Department Questions About Career Track
- Why the decision to move to an on-line employment system?
- What if applicants don't want to use the on-line application system?
- What about applicants who are uncomfortable using a computer?
- What about applicants who don't have easy access to a computer?
- How is applicant information kept confidential in the system?
- How can the system accommodate faculty and other appointed recruitments? Isn't it difficult to send resumes/vitaes electronically?
- What about resistance from faculty applicants who will not want to complete a long on-line application?
- What if someone submits a fake application or resume on behalf of another individual?
- We heard the "go live" date is February 2, 2004. Does this mean our department needs to be trained and using the system by that time?
- If we are not using the system, how are we going to get the applications and resumes submitted for our job posting?
- Will everyone be required to attend a training class before we use the system?
1. Why the decision to move to an on-line employment system?
There has been discussion for some time about the need for a more efficient and effective recruitment and employment system. Human Resources receives and processes over 30,000 applications and resumes each year and an undetermined number of additional resumes are received and reviewed directly by departments. This particular system was selected because the vendor specializes in designing software systems that are fully customized for Higher Education and Government Agencies.
2. What if applicants don't want to use the on-line application system?
Applicants often express their surprise that the University of Arizona does not accept application materials electronically and we anticipate that the majority of job seekers will respond favorably to the UA Career Track system.
There is no reason to assume that there will be significant or widespread resistance to the use of an on-line application system. Many other higher education institutions of comparable size and make-up are using the on-line application system including the University of Texas, the University of Pennsylvania and the University of Kentucky. (For a complete listing of institutions using the system, log onto the Human Resources website and click on the "About PeopleAdmin link.).
3. What about applicants who are uncomfortable using a computer?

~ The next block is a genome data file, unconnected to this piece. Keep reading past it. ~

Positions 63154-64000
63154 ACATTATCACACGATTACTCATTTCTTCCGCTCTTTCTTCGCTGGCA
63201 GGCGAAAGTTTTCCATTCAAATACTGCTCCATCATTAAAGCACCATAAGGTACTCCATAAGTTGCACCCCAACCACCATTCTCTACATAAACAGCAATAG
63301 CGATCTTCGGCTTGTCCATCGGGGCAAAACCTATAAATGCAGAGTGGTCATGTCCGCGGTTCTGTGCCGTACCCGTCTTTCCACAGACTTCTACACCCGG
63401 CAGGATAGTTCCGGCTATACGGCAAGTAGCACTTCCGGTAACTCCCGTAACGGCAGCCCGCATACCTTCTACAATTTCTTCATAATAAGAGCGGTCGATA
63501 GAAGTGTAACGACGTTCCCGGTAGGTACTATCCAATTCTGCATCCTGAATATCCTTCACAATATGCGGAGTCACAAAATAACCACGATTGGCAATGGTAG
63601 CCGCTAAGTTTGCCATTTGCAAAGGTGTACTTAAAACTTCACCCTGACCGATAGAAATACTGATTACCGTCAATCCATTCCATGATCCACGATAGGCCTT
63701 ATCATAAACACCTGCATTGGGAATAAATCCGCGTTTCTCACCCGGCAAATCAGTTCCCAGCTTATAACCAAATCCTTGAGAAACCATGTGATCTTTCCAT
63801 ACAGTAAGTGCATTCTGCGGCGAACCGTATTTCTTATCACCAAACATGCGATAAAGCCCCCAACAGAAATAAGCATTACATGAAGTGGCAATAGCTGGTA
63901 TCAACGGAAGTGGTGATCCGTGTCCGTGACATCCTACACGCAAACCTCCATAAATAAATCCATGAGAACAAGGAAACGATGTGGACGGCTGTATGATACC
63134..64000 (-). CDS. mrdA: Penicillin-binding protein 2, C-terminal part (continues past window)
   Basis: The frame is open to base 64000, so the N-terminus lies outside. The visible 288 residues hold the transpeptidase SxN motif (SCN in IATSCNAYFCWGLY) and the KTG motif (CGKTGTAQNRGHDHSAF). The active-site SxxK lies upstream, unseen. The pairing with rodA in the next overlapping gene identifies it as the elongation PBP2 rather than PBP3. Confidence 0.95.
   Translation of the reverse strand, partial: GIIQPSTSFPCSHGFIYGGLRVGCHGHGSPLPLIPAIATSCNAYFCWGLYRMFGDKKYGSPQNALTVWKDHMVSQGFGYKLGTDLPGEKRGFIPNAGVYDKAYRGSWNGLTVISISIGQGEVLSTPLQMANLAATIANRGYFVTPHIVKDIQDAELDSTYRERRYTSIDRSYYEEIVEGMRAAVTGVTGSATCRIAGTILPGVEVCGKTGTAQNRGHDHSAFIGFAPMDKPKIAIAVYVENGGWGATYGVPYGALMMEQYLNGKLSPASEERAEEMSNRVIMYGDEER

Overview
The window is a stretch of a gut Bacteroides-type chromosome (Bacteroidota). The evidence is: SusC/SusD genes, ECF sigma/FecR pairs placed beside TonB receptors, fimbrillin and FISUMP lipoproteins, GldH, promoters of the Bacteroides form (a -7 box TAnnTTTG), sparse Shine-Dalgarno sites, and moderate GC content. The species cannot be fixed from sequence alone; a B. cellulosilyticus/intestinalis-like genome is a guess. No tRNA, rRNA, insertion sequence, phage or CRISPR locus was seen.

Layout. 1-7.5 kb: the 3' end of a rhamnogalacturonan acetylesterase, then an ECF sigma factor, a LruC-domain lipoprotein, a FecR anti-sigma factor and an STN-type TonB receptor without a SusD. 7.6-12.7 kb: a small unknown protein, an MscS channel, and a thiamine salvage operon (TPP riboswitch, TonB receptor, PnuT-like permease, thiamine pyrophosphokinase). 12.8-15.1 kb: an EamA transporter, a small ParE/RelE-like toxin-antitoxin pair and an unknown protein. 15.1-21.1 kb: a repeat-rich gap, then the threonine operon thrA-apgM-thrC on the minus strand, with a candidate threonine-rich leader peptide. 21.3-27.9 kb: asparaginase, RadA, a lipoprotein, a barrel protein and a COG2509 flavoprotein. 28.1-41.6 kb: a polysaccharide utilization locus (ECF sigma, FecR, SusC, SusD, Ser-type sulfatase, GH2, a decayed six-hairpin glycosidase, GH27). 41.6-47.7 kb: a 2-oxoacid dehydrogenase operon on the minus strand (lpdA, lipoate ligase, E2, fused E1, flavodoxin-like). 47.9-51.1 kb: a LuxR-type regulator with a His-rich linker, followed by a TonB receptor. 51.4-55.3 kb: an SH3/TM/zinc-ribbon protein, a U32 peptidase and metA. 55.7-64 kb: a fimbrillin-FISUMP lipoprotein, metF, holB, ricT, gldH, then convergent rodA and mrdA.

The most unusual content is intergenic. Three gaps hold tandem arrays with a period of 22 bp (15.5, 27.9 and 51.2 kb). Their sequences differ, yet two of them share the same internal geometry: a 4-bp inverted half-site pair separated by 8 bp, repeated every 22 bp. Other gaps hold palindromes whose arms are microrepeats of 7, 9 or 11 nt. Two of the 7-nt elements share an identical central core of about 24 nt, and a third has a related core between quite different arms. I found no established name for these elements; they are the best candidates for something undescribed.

Careful consideration was given to addressing the accessibility and usability of the on-line system. Feedback from other universities using the system has indicated that the system is easy to use and that applicants have responded favorably when phone and hands-on assistance is available. The use of a scanning system was discussed and ruled out because Universities who implemented such systems indicated that they were rarely used and applicants preferred using the on-line format. Human Resources can accommodate applicants with very unique needs or challenges by processing an application on behalf of an applicant, but we anticipate that the majority of applicants will be able to navigate the system independently.
4. What about applicants who don't have easy access to a computer?
Computer workstations will be available at the University of Arizona Human Resources offices Monday through Friday, 8:00 a.m. to 5:00 p.m. and HR staff and student employees will be available to provide hands-on assistance to applicants from 8:00 a.m. to 4:30 p.m. Applicants may also call HR Information and Assistance for help by phone. Public computers may be accessed at many local libraries, DES offices, and at Regional Re-employment One-Stop centers and community agencies.
5. How is applicant information kept confidential in the system?
Applicants will be able to create their own username and password in order to access their application in the system. Individuals will not be able to access another person's application materials unless the applicant provides them with this access information. Departmental representatives and hiring authorities will only be able to view and access applications submitted for their specific job postings.